The entertainment industry is in an uproar after a judge ruled in favor of a lawsuit alleging that a major motion picture company has used child actors in adult content.
A San Francisco jury awarded the plaintiffs $2.3 million in damages, and ordered Y&am’s parent company to pay $10 million.
The lawsuit also named Universal Studios, which has owned and operated the Y&ammovies properties, and Warner Bros. as defendants.
The two companies, along with other studios and studios that have operated at the YM studios, said they would continue to fight the lawsuit.
“We’re still confident we’re going to win,” said attorney Brian Koppelman.
“The movie industry has had enough of this type of crap and they need to put it behind them.
There’s no place for this in the industry.”
The plaintiffs filed the lawsuit in February 2016 after being alerted to a Facebook post from a Y&amba employee in which the company said it would not tolerate anyone using children for sexual purposes.
“A few months ago, a YM employee told a client he was using a boy and the client was outraged and told the Y M that they are going to be sued for this,” Koppelman said.
“This was the first time a client had heard about it.”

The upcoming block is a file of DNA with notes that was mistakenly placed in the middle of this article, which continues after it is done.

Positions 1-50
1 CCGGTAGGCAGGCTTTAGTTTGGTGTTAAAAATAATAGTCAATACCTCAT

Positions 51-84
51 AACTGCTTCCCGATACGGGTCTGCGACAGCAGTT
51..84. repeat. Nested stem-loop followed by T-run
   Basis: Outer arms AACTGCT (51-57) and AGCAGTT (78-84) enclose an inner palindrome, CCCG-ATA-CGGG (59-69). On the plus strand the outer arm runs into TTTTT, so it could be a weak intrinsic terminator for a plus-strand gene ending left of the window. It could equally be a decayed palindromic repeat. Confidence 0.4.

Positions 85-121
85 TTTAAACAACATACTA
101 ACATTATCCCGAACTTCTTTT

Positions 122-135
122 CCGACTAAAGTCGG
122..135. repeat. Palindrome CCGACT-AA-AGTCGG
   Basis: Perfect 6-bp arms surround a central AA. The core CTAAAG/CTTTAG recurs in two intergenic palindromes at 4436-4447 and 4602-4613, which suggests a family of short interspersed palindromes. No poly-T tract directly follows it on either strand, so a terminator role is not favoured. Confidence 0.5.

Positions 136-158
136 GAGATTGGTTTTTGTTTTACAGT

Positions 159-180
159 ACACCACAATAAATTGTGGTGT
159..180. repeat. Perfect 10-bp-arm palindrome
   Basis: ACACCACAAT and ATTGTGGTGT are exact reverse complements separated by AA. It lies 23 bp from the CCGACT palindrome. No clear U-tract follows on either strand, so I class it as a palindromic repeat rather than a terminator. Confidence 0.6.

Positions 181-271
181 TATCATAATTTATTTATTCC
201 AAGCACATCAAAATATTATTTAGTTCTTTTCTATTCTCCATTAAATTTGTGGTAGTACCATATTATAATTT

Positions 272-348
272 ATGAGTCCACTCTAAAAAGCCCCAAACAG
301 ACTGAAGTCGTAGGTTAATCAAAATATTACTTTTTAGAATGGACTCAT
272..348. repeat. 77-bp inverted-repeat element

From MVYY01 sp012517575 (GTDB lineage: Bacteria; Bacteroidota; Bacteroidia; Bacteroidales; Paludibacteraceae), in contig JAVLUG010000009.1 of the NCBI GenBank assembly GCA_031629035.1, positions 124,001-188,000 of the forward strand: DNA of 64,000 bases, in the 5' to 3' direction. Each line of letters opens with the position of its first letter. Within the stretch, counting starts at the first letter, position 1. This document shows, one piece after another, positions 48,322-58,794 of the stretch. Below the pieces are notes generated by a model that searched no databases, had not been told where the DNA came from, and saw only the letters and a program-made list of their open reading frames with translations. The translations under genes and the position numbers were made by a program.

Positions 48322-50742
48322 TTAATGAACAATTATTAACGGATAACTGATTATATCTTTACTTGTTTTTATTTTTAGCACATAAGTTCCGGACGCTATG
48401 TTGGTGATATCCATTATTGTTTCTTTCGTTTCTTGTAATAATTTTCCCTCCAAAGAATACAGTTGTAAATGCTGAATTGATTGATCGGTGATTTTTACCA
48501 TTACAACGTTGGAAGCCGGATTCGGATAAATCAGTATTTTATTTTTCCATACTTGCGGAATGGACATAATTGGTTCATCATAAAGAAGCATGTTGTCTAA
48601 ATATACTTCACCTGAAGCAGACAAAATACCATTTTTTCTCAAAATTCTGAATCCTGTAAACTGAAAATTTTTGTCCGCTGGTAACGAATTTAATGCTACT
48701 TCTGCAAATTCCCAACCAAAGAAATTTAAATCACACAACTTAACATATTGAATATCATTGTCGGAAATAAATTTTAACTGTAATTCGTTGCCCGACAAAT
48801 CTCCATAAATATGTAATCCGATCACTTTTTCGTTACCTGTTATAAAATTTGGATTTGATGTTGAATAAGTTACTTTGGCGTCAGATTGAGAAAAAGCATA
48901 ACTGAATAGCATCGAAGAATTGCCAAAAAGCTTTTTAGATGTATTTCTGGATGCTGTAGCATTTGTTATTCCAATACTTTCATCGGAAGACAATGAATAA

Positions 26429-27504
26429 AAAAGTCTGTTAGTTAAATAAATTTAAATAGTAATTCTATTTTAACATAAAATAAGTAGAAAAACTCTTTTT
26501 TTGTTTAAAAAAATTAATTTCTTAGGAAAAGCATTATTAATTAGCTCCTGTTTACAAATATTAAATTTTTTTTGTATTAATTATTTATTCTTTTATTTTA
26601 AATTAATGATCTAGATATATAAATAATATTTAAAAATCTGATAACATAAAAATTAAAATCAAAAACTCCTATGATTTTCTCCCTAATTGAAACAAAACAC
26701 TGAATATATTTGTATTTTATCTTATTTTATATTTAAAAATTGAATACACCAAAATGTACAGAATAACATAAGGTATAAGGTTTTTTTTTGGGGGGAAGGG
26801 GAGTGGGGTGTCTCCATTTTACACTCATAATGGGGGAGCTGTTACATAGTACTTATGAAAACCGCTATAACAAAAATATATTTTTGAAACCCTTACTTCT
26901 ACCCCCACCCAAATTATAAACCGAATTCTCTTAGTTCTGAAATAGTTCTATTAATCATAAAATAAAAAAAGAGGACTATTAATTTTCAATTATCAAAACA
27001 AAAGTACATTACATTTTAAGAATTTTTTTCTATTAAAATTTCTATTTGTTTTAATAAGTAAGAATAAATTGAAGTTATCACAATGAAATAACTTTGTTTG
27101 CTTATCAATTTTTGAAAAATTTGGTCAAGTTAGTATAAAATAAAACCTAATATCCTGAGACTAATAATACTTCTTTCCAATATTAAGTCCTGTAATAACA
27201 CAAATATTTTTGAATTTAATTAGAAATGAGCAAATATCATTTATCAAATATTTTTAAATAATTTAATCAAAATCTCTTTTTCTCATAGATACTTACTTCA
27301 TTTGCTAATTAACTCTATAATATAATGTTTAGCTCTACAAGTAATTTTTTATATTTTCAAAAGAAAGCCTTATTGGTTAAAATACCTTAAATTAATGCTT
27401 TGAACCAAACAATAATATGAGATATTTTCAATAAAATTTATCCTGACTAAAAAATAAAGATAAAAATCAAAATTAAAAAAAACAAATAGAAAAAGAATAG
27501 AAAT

According to court documents, the Yamba employee’s post included a link to a website that allowed users to rent children from various sources including hotels and restaurants.
“They have no obligation to rent out a child under 18 years old,” the post stated.
“Our mission is to educate and empower people to have sex and the only way to do that is by providing real, quality, adult entertainment.”
Koppelsman said the post was sent to multiple employees, including a producer and a director.
“He was like, ‘You guys need to get the fuck out of my office,'” Koppler said.
He said the company has also been contacted by a former employee who told them she had been sexually abused by an employee of the Ym studios.
“She’s really upset about it and she doesn’t want to talk to anyone anymore,” Kappelmans attorney, Kevin Broussard, said.
The company did not respond to The Huffington Post’s request for comment.
According to the suit, the employees were not informed about the company’s policy until the post hit social media.
The post was shared more than 10,000 times on the social media platform and received more than 3,500 comments.
“I would never have thought of posting it, let alone on Facebook,” one commenter wrote.
“Just a simple reminder that we are the worst, and we need to stop this,” another person wrote.